Take the Test Already


I spent the spring preparing to take two exams.

I had been thinking for a while about becoming a Project Management Professional. To do this requires passing a difficult certification exam. But after stepping into a management role last fall, I began to see the PMP certification as an important vehicle to strengthen my program management knowledge and skills, which would in turn enable me to provide better guidance and advice to my team.

As the pandemic wound down, I decided to take the exam. I started by taking a course on IT project management. This course had previously been considered a preparation course for the PMP (before the test changed versions on January 1 of this year), but still contained relevant information related to the exam. The class was composed of lectures that spanned six booklets packed with hundreds of pages. I set out to learn the information, studying nearly every day for six weeks before scheduling the associated exam: my Global Information Assurance Certification (GIAC) Certified Project Manager (GCPM) exam. 

I have never been confident in my test-taking abilities. I struggled with taking exams in high school, due to bouts of test anxiety. In college, my test-taking abilities improved—but my anxiety about tests remained. I didn’t know if I would be able to pass the GCPM exam. It is four hours long with 150 questions. The minimum passing score is 70 percent. 

I channeled my doubts and negative self-talk into preparation for the exam. I was studying for two exams at once, both the GCPM and PMP, and doing my best to retain the information. I used every tool at my disposal. I made flashcards, read textbooks, studied the GCPM material, wrote out definitions, and took sample tests. I did whatever I could to be ready for both exams.  

The day of the GCPM, I was nervous. I knew the material but was concerned that the questions would be complex. Thankfully, I passed with a score of 89 percent. The GCPM also served as excellent preparation for the PMP. 

I spent a few more weeks studying for the PMP. Eventually, at the urging of my wife and members of my team, I scheduled the exam for the Friday before Memorial Day. My hope was to get the exam out of the way so that I could enjoy the holiday weekend.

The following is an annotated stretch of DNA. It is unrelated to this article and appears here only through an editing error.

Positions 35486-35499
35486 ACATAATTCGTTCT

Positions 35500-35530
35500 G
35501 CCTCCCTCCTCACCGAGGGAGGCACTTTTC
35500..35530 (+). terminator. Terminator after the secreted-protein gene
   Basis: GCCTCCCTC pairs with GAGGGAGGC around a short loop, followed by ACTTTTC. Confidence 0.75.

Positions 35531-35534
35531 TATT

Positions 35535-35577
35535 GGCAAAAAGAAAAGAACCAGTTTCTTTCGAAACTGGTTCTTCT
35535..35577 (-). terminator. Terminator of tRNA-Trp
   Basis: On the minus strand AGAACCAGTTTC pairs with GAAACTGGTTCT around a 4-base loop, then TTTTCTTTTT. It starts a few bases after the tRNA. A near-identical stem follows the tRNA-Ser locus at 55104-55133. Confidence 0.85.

When I talk about my book with audiences, I often speak about the concept of scars. Scars can be physical (like mine), but they can also be emotional. We all carry scars from our experiences. Oftentimes, we carry our scars with us even into professional settings. My lack of test-taking confidence affected my outlook on my exams. My scars (accumulated from previous test-taking experiences and reinforced during my academic years by the comments of others) made me doubt whether I could tackle this challenge. Taking a hard exam is challenging enough. Adding my scars into the equation made it even more daunting. 

I was presented with a choice. Either I could shy away from the challenge, and allow the negative self-talk to win out; or I could face this challenge head-on, and channel my nerves into preparation. I chose the latter. Thankfully, that choice paid off. As I took the PMP exam, my confidence grew. I could hardly contain myself after finishing the exam and seeing the “Congratulations” screen. A few hours later, I received my score report. I passed the exam with “Above Target” in all three areas.

To any of you who may be struggling with a test (or another challenge), I hope my story encourages you. I graduated with a degree in Government and International Politics and knew little about project management at the beginning of my career. Yet I used that fact as motivation to keep going, to learn all I could so that I could achieve my professional goals. If I can do it, so can you, no matter how you feel about your abilities or past experiences. Don’t let your scars prevent you from becoming all that you can be. 

Samuel Moore-Sobel is the author of “Can You See My Scars?” His book is available on Amazon. To read more of his work, visit www.samuelmoore-sobel.com 


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